"An agency decision is arbitrary and capricious if, among other things, it offered an explanation that runs counter to the evidence before the agency or is so implausible that it could not be ascribed to a difference in view or the product of agency expertise.'" Native Ecosystems Council v. Weldon , 697 F.3d 1043, 1053 (9th Cir. 2012) (citation omitted). The standard is "highly deferential, presuming the agency action to be valid and affirming the agency action if a reasonable basis exists for its decision." Nw. Ecosystem Alliance v. U.S. Fish and Wildlife Serv. , 475 F.3d 1136, 1140 (9th Cir. 2007) (citation omitted). Agency action is valid if the agency "considered the relevant factors and articulated a rational connection between the facts found and the choices made." Arrington v. Daniels , 516 F.3d 1106, 1112 (9th Cir. 2008) (citations omitted); see also Nat'l Wildlife Fed v. U.S. Army , 384 F.3d 1163, 1170 (9th Cir. 2004) (an agency must present a "rational connection between the facts found and the conclusions made."). The burden is on Plaintiff to show any decision or action was arbitrary and capricious. See Kleppe v. Sierra Club , 427 U.S. 390, 412 (1976).
B. National Environmental Protection Act ("NEPA")
The NEPA requires agencies considering "major Federal actions significantly affecting the quality of the human environment" to prepare and issue an environmental impact statement ("EIS"). Brong , 492 F.3d at 1132 (citing 42 U.S.C. § 4332(C)). The statement must "provide full and fair discussion of significant environmental impacts and shall inform decisionmakers and the public of the reasonable alternatives which would avoid or minimize adverse impacts or enhance the quality of the human environment." 40 C.F.R. § 1502.1. The Court's role is to ensure that the agency took a "hard look" at the potential environmental consequences of the proposed project. Brong , 492 F.3d at 1132 (citation omitted). "We review an EIS under a rule of reason to determine whether it contains a reasonably thorough discussion of probable environmental consequences.'" Selkirk Conserv. Alliance v. Forsgren , 336 F.3d 944, 958 (9th Cir. 2003). The court does not substitute its judgment for that of the agency. Id . The NEPA does not contain substantive environmental standards, nor does the Act mandate that agencies achieve particular substantive environmental results. Ctr. for Biological Diversity v. U.S. Forest Serv. , 349 F.3d 1157, 1166 (9th Cir. 2003).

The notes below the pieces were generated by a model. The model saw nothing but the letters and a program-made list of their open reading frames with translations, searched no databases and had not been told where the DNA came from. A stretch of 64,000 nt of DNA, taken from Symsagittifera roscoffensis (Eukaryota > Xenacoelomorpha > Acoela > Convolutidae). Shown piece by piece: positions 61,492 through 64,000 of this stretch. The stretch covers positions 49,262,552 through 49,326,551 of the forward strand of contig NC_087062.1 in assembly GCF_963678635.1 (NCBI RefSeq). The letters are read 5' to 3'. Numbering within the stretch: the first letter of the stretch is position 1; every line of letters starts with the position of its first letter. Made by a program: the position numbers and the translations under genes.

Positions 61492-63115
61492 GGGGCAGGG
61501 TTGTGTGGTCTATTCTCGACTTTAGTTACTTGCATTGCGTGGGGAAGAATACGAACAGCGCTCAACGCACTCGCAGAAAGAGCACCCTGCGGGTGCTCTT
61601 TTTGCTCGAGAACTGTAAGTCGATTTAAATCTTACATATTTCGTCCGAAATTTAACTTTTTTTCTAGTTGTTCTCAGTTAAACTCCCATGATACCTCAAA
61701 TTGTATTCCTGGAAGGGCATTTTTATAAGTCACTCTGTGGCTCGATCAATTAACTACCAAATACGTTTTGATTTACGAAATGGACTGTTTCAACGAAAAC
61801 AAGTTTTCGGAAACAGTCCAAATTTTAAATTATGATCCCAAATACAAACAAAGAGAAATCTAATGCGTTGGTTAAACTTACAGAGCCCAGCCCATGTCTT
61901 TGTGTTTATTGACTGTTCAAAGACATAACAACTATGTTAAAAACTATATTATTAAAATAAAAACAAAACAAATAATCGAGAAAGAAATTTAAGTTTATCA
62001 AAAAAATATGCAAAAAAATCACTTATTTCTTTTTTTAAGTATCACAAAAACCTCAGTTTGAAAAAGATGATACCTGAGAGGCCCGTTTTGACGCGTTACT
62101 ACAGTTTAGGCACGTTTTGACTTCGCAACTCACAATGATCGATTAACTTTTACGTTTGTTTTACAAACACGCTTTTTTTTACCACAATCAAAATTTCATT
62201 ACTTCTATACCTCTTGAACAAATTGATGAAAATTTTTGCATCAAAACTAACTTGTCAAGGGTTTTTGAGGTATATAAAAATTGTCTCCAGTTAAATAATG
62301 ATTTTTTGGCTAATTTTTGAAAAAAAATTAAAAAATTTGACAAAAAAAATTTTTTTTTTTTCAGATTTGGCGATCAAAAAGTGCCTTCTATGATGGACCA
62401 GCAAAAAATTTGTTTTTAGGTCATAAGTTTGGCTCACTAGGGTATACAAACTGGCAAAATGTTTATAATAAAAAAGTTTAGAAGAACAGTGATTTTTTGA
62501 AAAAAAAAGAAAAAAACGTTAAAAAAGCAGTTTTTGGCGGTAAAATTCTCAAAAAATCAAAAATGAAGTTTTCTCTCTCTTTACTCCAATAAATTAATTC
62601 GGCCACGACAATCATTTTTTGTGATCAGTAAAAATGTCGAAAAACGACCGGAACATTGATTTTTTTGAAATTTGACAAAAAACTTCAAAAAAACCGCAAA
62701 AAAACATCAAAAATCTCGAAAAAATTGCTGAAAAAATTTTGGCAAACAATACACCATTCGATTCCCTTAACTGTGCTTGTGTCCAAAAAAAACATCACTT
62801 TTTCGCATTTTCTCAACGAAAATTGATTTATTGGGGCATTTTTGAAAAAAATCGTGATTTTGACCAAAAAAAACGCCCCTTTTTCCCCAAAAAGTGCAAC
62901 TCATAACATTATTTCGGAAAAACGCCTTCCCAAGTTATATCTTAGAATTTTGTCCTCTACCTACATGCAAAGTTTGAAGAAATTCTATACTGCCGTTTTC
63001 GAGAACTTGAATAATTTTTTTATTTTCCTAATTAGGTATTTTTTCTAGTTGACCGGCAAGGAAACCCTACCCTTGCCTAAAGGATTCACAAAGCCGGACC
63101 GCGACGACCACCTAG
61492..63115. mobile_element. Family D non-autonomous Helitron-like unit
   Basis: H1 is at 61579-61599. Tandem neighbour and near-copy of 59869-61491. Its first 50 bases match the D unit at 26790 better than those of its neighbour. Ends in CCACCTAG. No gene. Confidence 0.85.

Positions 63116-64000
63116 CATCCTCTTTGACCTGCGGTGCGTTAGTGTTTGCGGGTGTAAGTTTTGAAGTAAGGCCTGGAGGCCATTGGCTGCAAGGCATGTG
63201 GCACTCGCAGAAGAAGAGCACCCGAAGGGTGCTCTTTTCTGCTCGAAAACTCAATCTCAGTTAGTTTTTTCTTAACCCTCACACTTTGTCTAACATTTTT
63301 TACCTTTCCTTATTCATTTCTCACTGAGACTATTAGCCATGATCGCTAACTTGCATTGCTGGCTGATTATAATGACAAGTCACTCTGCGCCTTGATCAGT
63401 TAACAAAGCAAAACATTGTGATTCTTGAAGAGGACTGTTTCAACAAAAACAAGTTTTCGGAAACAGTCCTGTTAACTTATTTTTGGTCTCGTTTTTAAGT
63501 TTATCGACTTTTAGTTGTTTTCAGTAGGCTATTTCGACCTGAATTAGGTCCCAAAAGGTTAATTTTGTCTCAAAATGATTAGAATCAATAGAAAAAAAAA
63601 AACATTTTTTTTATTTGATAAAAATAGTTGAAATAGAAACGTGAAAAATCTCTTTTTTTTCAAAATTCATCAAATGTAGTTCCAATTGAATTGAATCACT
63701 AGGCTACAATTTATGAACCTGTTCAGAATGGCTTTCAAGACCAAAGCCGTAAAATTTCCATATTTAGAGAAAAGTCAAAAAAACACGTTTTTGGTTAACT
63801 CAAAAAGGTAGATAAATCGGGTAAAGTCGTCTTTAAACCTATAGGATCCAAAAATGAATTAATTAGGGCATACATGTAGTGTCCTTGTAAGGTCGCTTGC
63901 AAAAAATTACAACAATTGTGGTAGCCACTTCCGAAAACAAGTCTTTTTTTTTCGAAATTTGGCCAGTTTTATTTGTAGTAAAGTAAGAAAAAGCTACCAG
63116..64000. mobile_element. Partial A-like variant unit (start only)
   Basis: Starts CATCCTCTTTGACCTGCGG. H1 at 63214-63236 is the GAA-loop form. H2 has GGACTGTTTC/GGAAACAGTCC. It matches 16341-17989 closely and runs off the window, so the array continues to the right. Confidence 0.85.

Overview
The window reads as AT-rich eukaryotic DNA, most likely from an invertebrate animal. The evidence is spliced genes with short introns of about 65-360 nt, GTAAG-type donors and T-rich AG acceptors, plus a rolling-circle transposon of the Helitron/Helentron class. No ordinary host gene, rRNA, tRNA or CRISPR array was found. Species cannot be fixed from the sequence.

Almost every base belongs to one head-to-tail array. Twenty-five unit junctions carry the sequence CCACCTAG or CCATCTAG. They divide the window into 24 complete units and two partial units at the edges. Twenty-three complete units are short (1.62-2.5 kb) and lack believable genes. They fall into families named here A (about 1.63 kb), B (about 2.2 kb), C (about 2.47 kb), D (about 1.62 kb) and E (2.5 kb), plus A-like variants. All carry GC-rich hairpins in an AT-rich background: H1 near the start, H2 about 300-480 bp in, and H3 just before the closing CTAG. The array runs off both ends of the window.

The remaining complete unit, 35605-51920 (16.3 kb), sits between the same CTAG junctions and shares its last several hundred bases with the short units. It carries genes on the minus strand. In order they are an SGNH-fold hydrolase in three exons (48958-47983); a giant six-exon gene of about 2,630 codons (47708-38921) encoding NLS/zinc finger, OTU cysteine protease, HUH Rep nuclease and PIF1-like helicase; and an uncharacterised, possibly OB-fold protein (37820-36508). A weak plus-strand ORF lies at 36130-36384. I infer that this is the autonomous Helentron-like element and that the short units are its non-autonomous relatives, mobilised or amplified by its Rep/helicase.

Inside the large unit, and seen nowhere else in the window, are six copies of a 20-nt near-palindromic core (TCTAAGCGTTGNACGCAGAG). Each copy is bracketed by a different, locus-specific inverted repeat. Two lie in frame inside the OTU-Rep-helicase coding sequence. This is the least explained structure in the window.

1. Purpose and Need and Reasonable Range of Alternatives
Plaintiffs argue that the BLM's purpose and need statement is contrary to law because it adopted the applicant's goal as its own, and as a result, restricted BLM's consideration of alternatives. Federal Defendants and Ocotillo argue that BLM's purpose and need statement complies with NEPA and it considered reasonable range of alternatives.
An EIS must discuss "reasonable alternatives" to the proposed project. 42 U.S.C. § 4332(2)(C)(iii); 40 C.F.R. § 1502.14 (consideration of alternatives "is the heart of the environmental impact statement.") The "rule of reason" applies to the choice of alternatives as well as the extent to which the EIS must discuss each alternative. Citizens Against Burlington, Inc. v. Busey , 938 F.2d 190, 195 (D.C. Cir. 1991) (quoting State of Alaska v. Andrus , 580 F.2d 465, 475 (D.C. Cir. 1978)). The environmental impact statement need not consider an infinite range of alternatives, only reasonable or feasible ones. 40 C.F.R. § 1502.14(a)-(c). "The agency must look at every reasonable alternative within the range dictated by the nature and scope of the proposal." Friends of Se's Future v. Morrison , 153 F.3d 1059, 1065 (9th Cir. 1998); see also Idaho Conserv. League v. Mumma , 956 F.2d 1508, 1520 (9th Cir. 1992). The "existence of a viable but unexamined alternatives renders an environmental impact statement inadequate." Alaska Wilderness Recreation & Tourism Ass'n v. Morrison , 67 F.3d 723, 729 (9th Cir. 1995). As for alternatives which were eliminated from detailed study, the agency must briefly discuss the reason for their exclusion. 40 C.F.R. § 1502.14(a).